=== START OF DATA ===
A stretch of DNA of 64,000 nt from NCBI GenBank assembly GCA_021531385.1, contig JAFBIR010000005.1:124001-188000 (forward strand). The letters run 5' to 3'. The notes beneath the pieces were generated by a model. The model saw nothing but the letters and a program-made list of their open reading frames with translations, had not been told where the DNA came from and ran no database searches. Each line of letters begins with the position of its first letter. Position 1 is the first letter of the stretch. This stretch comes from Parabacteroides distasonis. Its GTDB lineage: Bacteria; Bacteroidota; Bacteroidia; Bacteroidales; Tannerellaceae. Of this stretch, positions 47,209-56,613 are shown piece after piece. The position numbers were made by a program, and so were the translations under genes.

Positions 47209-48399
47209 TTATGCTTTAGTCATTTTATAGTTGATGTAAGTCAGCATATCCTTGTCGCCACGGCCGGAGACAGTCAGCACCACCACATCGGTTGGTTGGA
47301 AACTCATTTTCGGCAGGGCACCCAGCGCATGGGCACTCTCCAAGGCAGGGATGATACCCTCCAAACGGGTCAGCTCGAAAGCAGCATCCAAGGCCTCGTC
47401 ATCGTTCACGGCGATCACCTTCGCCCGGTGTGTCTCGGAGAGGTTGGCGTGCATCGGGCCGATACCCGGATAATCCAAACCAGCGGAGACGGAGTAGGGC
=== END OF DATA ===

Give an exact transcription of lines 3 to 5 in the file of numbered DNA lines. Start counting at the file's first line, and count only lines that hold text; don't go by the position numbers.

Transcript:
47209 TTATGCTTTAGTCATTTTATAGTTGATGTAAGTCAGCATATCCTTGTCGCCACGGCCGGAGACAGTCAGCACCACCACATCGGTTGGTTGGA
47301 AACTCATTTTCGGCAGGGCACCCAGCGCATGGGCACTCTCCAAGGCAGGGATGATACCCTCCAAACGGGTCAGCTCGAAAGCAGCATCCAAGGCCTCGTC
47401 ATCGTTCACGGCGATCACCTTCGCCCGGTGTGTCTCGGAGAGGTTGGCGTGCATCGGGCCGATACCCGGATAATCCAAACCAGCGGAGACGGAGTAGGGC